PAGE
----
In the depths of my basement, lined up on an old bookshelf, I have about 300 vinyl record albums that just sit slowly rotting away as the years go by. There’s also probably about 100 CD’s also starting to gatherer dust as time passes and downloaded digital media reigns. Some of the old rock music is still popular with my two high school aged teens, so occasionally I will take the opportunity to dive down there and emerge triumphantly with an ancient album in hand when a classic old band happens to be mentioned in casual conversation. The kids look at it in the same way I might look at artifacts in a museum; with interest, but no lasting enthusiasm. The pictures are neat; the hairdos are funny, “look at those clothes”— “Was Ozzy ever really that young?”, etc. As for myself, I can remember the entire experience of buying an album consisting of more than just the music. Much of it had to do with placing the record in the player and spending an hour or so listening while poring over the album jacket, which in the more interesting cases consisted of fantastic artwork mixed with news, lyrics and pictures of the band members. Some albums like the Beatles or Jethro Tull had up to 20 pages in a hardcover book form if you had an original or early release. Many contained posters and other promotional paraphernalia along with the recorded music. There seemed to be as much work going into the album presentation as went into actual music itself.
And so, I have some nostalgic pangs when I hear speculation that the very format of artists releasing music in album format might also be heading the way of the dodo or dinosaur. Granted, the advent of CD’s put a damper on album art for the most part, but a group or artist’s music is still presented as a named collection; usually with a theme and sound unique to that particular album. Digital downloading is bringing us back to the “Singles” method of music distribution much as it was in the era of 45’s where you bought your music in a smaller cheaper form, and only received the exact song you know you paid for. There are certainly some advantages to this from a consumers point of view; namely, you get only what you paid for, no more, no less. I can remember every so often buying an album because I knew I liked one or two songs on it, only to be disappointed in finding those two songs were the only good songs on the album.
Blogger ‘aramsinnreich’ writes that the album “is essentially an arbitrary product based on the limited capacity of 20th century recording and distribution technology.”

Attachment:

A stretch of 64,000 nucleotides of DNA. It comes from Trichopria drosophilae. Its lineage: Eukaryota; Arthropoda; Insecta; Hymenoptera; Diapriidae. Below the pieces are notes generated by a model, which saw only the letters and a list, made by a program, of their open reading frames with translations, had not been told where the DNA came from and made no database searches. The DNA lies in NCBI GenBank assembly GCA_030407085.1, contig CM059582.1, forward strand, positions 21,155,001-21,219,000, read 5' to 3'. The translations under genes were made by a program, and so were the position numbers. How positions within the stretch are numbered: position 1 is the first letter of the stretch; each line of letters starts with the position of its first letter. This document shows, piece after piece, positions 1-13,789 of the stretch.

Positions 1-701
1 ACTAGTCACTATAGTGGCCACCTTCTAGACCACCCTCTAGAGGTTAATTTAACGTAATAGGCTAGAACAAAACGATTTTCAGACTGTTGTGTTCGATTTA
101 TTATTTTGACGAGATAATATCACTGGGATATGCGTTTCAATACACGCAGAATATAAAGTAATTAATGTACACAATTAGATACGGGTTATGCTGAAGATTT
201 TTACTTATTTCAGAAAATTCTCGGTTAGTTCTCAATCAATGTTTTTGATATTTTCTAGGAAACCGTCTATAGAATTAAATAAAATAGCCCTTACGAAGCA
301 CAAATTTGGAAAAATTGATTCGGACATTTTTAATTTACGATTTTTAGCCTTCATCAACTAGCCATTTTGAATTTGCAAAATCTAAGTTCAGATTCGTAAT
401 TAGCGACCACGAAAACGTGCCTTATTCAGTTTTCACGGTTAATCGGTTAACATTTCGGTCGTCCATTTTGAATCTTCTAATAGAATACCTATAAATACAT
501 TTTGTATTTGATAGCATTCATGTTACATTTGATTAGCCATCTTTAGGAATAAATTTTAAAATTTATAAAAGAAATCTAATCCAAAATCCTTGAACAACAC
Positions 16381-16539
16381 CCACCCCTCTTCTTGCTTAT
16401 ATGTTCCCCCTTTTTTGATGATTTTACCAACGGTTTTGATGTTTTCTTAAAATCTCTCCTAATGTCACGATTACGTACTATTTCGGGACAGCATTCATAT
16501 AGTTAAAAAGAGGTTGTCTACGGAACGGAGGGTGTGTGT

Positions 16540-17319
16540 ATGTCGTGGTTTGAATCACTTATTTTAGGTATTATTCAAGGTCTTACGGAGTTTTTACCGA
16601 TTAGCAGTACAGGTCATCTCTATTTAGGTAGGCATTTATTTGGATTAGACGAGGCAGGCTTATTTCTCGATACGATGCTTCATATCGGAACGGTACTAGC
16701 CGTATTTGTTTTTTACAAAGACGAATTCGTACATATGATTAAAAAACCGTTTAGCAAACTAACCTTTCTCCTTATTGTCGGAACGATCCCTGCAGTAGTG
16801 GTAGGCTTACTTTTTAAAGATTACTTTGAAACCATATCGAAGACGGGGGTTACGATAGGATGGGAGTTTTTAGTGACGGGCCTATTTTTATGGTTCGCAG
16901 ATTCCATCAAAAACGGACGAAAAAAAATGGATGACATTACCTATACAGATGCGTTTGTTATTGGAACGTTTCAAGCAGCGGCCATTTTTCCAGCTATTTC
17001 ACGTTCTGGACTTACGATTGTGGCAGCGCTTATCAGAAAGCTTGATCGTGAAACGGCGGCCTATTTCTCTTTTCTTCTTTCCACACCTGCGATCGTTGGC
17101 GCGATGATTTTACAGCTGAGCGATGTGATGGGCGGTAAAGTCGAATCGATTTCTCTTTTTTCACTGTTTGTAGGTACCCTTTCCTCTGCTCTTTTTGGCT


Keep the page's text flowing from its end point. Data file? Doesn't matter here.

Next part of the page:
Having fully adopted digital music myself for all the obvious reasons in the last 5 years or so, I can’t help wondering if sentiments like these may be driving the wave of the future when it comes to musical releases. Artists like Smashing Pumpkins claim they won’t be releasing albums at all any more, with front man Billy Corgan stating,
“People don’t even listen to it all. They put it on their iPod, they drag over the two singles, and skip over the rest. The listening patterns have changed. So why are we killing ourselves to do albums? Our primary function now is to be a singles band. We’ll still be creative, but in a different form.”
Is this ‘sour grapes’ thinking from lack of material, or is it really much more beneficial for an artist to have the freedom of just releasing singles when they are ready?
Nostalgia aside, I can really only think of one thing I will miss about albums and collections if their demise is truly imminent. Many times in the past, I would do just as Billy Corgan claimed and listen to the first three songs and call it a day. But, then one day I would put the album on and either purposely or accidentally (if I was busy doing something else) wind up listening to the whole thing. More often than not, I found I really liked that “2nd to last song on Side 2” that no one ever heard on the radio or anywhere. It was almost like having a brand new album without having to go to the store. If artists are only going to publish hits, these moments will be lost and a lot of good interesting material might go unheard. The “filler” songs on albums were often a means for an artist (for good or ill) to experiment and reach out in a new way.
The 99-cent download becomes a much more convenient throwback to the days of the “Hit Single” which carries many good features with it, but even back in the days of 45-rpm one-hit-wonders, there were still those interesting “B Sides” to listen to.
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